Arthur Calder-Marshall (19 August 1908 – 17 April 1992) was an English novelist, essayist, critic, memoirist, and biographer.
|Born||August 19, 1908|
El Misti, Wallington, Surrey, England
|Died||April 17, 1992 (aged 83)|
|Occupation||Novelist, essayist, critic, memoirist, biographer|
|Genres||Fiction, essays, criticism, memoir, biography|
Life and careerEdit
Calder-Marshall was born in El Misti, Woodcote Road, Wallington, Surrey, the son of Alice (Poole) and Arthur Grotjan Marshall (later Calder-Marshall; 1875 –1958), a civil engineer. The elder Arthur was grandson of the sculptor William Calder Marshall (1813–1894). William Calder Marshall's father William Marshall (1780–1859), D.L. (Edinburgh), a goldsmith (including to the King in the early nineteenth century) and jeweller, had married Annie, daughter of merchant William Calder, Lord Provost of Edinburgh 1810-11, by his wife Agnes, a daughter of landed gentleman Hugh Dalrymple. The Marshall family were Episcopalian goldsmiths from Perthshire; the Calder family were merchants.
A short, unhappy stint teaching English at Denstone College, Staffordshire, 1931–33, inspired his novel Dead Centre. In the 1930s, Calder-Marshall adopted strong left-wing views. He joined the Communist Party of Great Britain and was also a member of the London-based left-wing Writers and Readers Group which also included Randall Swingler, Sylvia Townsend Warner, Mulk Raj Anand, Maurice Richardson and Rose Macaulay.
Calder-Marshall's fiction and non-fiction covered a wide range of subjects. He himself remarked, "I have never written two books on the same subject or with the same object."
In the 1960s, Calder-Marshall took on commissioned work which included a novelisation of the Dirk Bogarde film Victim. He has additionally been proposed as the author of The Adventures of James Bond Junior 003½ a children's novel about British spy James Bond's nephew, published under the pseudonym R. D. Mascott.
"The Enthusiast; An Enquiry into the Life Beliefs and Character of the Rev. Joseph Leycester Lyne alias Fr. Ignatius,O.S.B., Abbot of Elm Hill, Norwich and Llanthony Wales" (1962, Faber and Faber; Facsimile reprint 2000, Llanerch Publishers, Felinfach)
- Two of a Kind (1933)
- About Levy (1933)
- At Sea (1934)
- Dead Centre (1935)
- Pie in the Sky (1937)
- The Way to Santiago (1940)
- A Man Reprieved (1949)
- Occasion of Glory (1955)
- The Scarlet Boy (1961)
- Crime Against Cania (1934)
- A Pink Doll (1935)
- A Date with a Duchess (1937)
- Season of Goodwill (1965) (based on Every Third Thought by Dorothea Malm) 
As William Drummond:
- Midnight Lace (1960) (novelisation)
- Victim 1961 (novelisation)
- Life for Ruth 1962 (novelisation)
- Night Must Fall 1964 (novelisation)
- Gaslight 1966 (novelisation)
- The Man from Devil's Island (1958)
- The Fair to Middling (1959)
- The Magic of My Youth (1951)
- Glory Dead (Trinidad) (1939)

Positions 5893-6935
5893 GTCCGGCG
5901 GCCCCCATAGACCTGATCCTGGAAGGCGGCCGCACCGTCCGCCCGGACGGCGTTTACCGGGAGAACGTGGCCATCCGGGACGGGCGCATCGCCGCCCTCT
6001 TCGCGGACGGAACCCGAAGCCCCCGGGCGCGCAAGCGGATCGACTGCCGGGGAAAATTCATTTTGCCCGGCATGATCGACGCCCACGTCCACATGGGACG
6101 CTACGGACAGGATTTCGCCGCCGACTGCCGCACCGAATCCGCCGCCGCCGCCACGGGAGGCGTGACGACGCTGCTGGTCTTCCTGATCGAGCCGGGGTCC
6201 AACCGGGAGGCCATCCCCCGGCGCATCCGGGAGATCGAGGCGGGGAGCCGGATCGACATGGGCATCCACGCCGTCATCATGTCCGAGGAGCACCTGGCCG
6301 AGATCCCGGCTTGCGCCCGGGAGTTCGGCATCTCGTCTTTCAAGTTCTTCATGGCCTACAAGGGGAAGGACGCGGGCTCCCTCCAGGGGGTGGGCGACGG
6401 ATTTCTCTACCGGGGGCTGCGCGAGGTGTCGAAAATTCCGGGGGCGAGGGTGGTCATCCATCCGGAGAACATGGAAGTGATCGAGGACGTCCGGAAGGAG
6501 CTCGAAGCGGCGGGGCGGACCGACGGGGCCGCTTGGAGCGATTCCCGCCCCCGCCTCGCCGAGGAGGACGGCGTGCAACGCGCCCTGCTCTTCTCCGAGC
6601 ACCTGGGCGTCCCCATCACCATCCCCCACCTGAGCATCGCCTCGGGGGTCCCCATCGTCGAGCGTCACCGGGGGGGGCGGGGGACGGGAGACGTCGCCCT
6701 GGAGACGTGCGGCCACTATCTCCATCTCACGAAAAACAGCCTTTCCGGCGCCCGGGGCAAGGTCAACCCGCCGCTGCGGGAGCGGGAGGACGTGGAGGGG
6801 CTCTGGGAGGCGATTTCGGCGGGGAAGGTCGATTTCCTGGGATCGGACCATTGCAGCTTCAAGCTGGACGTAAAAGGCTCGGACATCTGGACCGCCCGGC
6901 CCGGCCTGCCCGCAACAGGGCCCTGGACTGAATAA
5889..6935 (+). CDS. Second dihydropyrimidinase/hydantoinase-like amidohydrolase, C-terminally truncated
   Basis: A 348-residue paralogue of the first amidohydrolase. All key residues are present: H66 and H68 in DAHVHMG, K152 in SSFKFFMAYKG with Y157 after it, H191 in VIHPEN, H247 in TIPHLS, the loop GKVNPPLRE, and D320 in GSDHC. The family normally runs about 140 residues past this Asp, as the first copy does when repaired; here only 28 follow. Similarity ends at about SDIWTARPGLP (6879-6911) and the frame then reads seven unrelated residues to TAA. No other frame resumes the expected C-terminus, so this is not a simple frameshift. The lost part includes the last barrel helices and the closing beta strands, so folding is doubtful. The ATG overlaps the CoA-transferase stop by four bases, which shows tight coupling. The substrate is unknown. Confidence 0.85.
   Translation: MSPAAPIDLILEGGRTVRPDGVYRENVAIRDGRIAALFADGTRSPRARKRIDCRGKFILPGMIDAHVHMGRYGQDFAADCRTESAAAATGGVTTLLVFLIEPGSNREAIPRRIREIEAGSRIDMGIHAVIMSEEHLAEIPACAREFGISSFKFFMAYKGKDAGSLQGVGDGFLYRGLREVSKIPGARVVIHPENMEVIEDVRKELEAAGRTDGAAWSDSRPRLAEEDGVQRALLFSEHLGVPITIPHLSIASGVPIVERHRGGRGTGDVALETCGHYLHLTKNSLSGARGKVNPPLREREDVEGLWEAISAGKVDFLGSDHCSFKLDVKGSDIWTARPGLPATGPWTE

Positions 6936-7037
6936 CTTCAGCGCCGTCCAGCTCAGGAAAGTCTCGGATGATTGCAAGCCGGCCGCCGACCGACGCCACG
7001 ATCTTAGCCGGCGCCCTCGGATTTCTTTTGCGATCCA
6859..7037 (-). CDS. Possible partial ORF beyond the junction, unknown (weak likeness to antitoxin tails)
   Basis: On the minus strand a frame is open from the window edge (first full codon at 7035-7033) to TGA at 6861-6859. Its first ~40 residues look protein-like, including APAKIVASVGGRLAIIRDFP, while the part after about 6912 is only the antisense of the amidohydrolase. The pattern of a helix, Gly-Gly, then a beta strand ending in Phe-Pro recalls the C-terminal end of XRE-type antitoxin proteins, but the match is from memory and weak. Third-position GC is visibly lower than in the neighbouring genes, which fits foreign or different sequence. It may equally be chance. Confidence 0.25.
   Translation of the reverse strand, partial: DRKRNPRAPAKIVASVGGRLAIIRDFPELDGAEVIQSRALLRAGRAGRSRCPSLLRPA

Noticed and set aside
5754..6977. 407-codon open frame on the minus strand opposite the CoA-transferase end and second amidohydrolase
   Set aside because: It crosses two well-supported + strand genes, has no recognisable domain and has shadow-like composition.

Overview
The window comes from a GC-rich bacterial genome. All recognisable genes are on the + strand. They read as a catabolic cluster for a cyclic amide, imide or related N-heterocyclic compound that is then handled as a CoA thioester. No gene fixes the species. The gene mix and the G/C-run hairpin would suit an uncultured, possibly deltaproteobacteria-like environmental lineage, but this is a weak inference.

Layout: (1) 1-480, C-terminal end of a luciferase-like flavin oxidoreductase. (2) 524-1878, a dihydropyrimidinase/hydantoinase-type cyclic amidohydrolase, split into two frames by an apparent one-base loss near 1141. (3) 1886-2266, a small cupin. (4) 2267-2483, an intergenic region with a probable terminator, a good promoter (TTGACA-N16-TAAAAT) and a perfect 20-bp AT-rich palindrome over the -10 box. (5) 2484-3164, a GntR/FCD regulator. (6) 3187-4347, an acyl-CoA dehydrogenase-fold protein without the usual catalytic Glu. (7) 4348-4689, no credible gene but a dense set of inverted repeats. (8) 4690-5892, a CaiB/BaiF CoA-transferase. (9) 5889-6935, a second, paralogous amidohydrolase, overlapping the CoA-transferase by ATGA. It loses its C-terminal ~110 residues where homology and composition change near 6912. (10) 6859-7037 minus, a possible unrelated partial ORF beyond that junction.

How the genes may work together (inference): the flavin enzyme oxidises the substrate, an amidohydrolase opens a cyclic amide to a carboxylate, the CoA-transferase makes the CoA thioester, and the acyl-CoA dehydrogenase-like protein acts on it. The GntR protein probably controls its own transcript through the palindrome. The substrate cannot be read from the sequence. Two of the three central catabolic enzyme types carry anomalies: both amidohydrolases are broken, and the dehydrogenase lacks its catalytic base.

- The Watershed (Yugoslavia) (1947)
- (With Edward J. H. O'Brien and J. Davenport) The Guest Book (1935 and 1936)
- Challenge to Schools: A Pamphlet on Public School Education (1935)
- The Changing Scene (essays on English society) (1937)
- (With others) Writing in Revolt: Theory and Examples (1937)
- The Book Front (1947)
- No Earthly Command (biography of Alexander Riall Wadham Woods) (1957)
- Havelock Ellis: A Biography (1959) US title The Sage of Sex: A Life of Havelock Ellis (1960)
- The Enthusiast (biography of Joseph Leycester Lyne) (1962)
- The Innocent Eye (biography of Robert Flaherty) (1963)
- Wish You Were Here: The Art of Donald McGill (1966)
- Lewd, Blasphemous, and Obscene: Being the Trials and Tribulations of Sundry Founding Fathers of Today's Alternative Societies (1972)
- The Grand Century of the Lady (1976)
- The Two Duchesses (1978)
- Lone Wolf: The Story of Jack London (1963)
Calder-Marshall edited and wrote the introduction to:
- Tobias Smollett (1950)
- The Bodley Head Jack London (four volumes: 1963–66)
- Prepare to Shed Them Now: The Ballads of George R. Sims (1968)
- Thomas Paine, The Rights of Man and Other Writings (1970)
- Journal of the Institute of Electrical Engineers, vol. 4, issue 45, 1958, p. 510
- The Admission Registers of St Paul's School from 1876 to 1905, Rev. Robert Barlow Gardiner, George Bell & Sons, 1906, p. 524
- Seekers of Truth: The Scottish Founders of Modern Public Accountancy, T. A. Lee, JAI Press, 2006, pp. 246-7
- Pritchard, J.W.H. Appreciation: Mevagissey autobiography, quietly received – Arthur Calder-Marshall. The Guardian (London, England). (2 May 1992): News: p28.
- Andy Croft, A Weapon in the Struggle: the cultural history of the Communist Party in Britain Pluto Press, 1998. ISBN 0745312047, (p. 26).
- Andy Croft, Comrade Heart: A Life of Randall Swingler. Manchester University Press, 2003. ISBN 0719063345 (p.71).
- Motion Picture Herald, 1937, Volume 128, announces that MGM has signed four writers including Calder-Marshall.
- Arthur Calder-Marshall; Obituary. Source: The Times (London, England). (22 April 1992): News: p13.
- Palmer, Martyn. Rider on the storm; The Times (London, England), 15 July 2006. p.8
- British Film and Television Yearbook vol. 4, Peter Noble, British and American Film Press, 1952, p. 100
- "Google Books".
- "Google News".
- Isherwood, Christopher. Diaries: 1939–1960. Methuen, 1996.
- Some authorities attribute this work to Arthur Marshall (broadcaster).
- The Reader's Companion to Twentieth-Century Writers, Frank Kermode, Peter Parker eds. (London: Fourth Estate, 1995), page 126
- Contemporary Authors New Revision Series, volume 72, Gale.
- St. James Guide to Horror, Ghost & Gothic Writers, David Pringle, (St. James Press, 1998)
- Science Fiction and Fantasy Literature: Volume 2, R. Reginald, Douglas Menville, Mary A. Burgess (Wildside Press LLC, 2010), pp. 840–1